ALEXAS

"Good friend," he said, "Say that the stalwart Roman sends this treasure from an oyster to the great queen of Egypt, at whose feet—to improve this meager present—I will lay kingdoms, to add glory to her splendid throne. Tell her that all the East will call her their queen." So he nodded, and somberly mounted a thin, spirited warhorse, who neighed so loudly that the reply I would have made was drowned out by the beast. 

CLEOPATRA

What was he, sad or merry?

CLEOPATRA

What mood was he in, sad or happy?

ALEXAS

Like to the time o’ th’ year between the extremesOf hot and cold, he was nor sad nor merry.

ALEXAS

Like the midpoint of the year between extreme heat and extreme cold, he was neither sad nor happy.

CLEOPATRA

O well-divided disposition! Note him, Note him, good Charmian, ’tis the man, but note him. He was not sad, for he would shine on those That make their looks by his. He was not merry, Which seemed to tell them his remembrance lay In Egypt with his joy, but between both. O heavenly mingle! Be’st thou sad or merry, The violence of either thee becomes, So does it no man else.—Mett’st thou my posts?

CLEOPATRA

Oh well-balanced temperament! Take notice of him, take notice, good Charmian, that's exactly how he is, but take notice of him. He wasn't sad, because he wanted to look cheerfully at those people whose moods depend on his. He was not merry, which seems to say that he was remembering Egypt and his joy, but he was between sorrow and merriment. Oh heavenly mixture! Whether you are sad or happy, the extreme of either emotion suits you as it suits no other man. Did you encounter my messengers? 

ALEXAS

Ay, madam, twenty several messengers.Why do you send so thick?

ALEXAS

Yes, madam, twenty different messengers. Why did you send so many? 

CLEOPATRA

Who’s born that day When I forget to send to Antony Shall die a beggar. Ink and paper, Charmian. Welcome, my good Alexas. Did I, Charmian, Ever love Caesar so?

CLEOPATRA

Whoever is born on the day that I forget to write to Antony will die a beggar. Bring me ink and paper, Charmian. Welcome, my good Alexas. Did I, Charmian, ever love Caesar this much!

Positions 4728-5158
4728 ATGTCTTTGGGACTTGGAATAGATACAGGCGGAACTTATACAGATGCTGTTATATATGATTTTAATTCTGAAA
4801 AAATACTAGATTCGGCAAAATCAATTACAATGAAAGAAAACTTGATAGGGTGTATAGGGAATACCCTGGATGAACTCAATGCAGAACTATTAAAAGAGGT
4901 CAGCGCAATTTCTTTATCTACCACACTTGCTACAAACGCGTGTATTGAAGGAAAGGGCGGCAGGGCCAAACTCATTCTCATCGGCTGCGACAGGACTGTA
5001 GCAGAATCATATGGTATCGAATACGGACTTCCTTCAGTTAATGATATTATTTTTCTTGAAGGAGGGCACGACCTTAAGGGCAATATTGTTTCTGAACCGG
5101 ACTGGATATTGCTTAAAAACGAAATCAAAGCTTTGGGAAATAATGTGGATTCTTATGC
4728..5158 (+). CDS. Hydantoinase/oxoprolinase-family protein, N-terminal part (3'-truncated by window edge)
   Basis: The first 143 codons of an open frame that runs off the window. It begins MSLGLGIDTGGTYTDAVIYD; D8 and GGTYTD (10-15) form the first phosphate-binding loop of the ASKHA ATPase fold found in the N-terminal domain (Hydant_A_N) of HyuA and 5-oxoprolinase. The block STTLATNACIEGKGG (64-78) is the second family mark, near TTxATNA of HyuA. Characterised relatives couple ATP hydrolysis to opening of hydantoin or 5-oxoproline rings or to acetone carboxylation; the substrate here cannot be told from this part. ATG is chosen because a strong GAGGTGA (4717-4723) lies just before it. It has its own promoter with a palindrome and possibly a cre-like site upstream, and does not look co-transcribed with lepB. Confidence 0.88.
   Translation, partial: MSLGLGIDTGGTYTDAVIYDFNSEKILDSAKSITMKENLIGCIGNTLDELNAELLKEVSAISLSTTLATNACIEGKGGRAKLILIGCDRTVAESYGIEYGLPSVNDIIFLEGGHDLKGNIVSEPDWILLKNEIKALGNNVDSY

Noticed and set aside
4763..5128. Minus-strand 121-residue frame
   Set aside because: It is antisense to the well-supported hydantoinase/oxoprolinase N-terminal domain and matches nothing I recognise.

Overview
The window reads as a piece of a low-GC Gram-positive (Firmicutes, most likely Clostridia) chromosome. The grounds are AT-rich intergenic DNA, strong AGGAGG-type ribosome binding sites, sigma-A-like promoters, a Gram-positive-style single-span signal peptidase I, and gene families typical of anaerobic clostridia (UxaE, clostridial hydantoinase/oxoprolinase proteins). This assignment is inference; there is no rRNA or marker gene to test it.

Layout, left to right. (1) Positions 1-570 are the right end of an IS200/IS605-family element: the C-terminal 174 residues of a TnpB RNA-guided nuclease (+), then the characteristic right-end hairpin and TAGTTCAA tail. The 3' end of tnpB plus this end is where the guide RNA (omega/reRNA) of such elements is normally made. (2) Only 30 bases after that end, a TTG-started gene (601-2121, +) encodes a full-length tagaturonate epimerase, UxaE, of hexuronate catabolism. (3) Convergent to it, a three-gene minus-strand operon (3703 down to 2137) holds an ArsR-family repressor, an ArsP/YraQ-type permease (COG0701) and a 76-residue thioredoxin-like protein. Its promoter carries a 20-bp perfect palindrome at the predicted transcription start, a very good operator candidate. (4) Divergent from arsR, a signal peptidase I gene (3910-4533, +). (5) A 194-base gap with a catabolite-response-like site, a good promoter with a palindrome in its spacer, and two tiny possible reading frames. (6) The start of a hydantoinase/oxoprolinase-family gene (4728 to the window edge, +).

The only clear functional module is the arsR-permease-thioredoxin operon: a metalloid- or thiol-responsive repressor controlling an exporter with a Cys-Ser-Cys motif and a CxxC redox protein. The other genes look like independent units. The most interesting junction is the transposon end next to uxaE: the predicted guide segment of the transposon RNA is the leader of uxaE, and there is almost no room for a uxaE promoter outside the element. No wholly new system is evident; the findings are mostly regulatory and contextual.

CHARMIAN

Oh, that brave Caesar!

CHARMIAN

Oh, that brave Caesar!

CLEOPATRA

Be choked with such another emphasis!Say, “the brave Antony.”

CLEOPATRA

May you choke if you ever say such a thing again! Say, "the brave Antony."

CHARMIAN

The valiant Caesar!

CHARMIAN

The valiant Caesar!

CLEOPATRA

By Isis, I will give thee bloody teethIf thou with Caesar paragon againMy man of men.

CLEOPATRA

I swear by Isis, I will strike you in the mouth if you compare Caesar again with my man who surpasses all other men. 

CHARMIAN

By your most gracious pardon,I sing but after you.

CHARMIAN

I beg your pardon, your highness, I'm only repeating what you said. 

CLEOPATRA

My salad days, When I was green in judgment, cold in blood, To say as I said then. [To everyone] But, come, away. [To CHARMIAN] Get me ink and paper. He shall have every day a several greeting, Or I’ll unpeople Egypt.

CLEOPATRA

I was in the days of my youth, when I was inexperienced and my emotions weren't very strong, and that's the only reason I said such things then.

[To everyone] But come, away.

[To CHARMIAN] Get me ink and paper. Antony will have a new greeting every day, even if I have to get rid of all of Egypt to send them. 

Exeunt

Antony and cleopatra
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Maria devlin
About the Translator: Maria Devlin

Maria Devlin received her Ph.D. in English Literature from Harvard University, where she specialized in Renaissance drama. She has worked as a bibliographical and editorial assistant for The Norton Anthology of English Literature and for The Norton Shakespeare. She is currently working with Stephen Greenblatt to design online courses on Shakespeare, including the modules "Hamlet's Ghost" and "Shylock's Bond" offered through HarvardX. She is writing a book on Renaissance comedy.

Maria Devlin wishes to credit the following sources, which she consulted extensively in composing her translations and annotations:

William Shakespeare. The New Oxford Shakespeare: Modern Critical Edition. Eds. Gary Taylor et al. Oxford: Oxford University Press, 2016.

William Shakespeare. The Norton Shakespeare, 3rd ed. Eds. Stephen Greenblatt et al. New York: W.W. Norton& Company, Inc., 2016.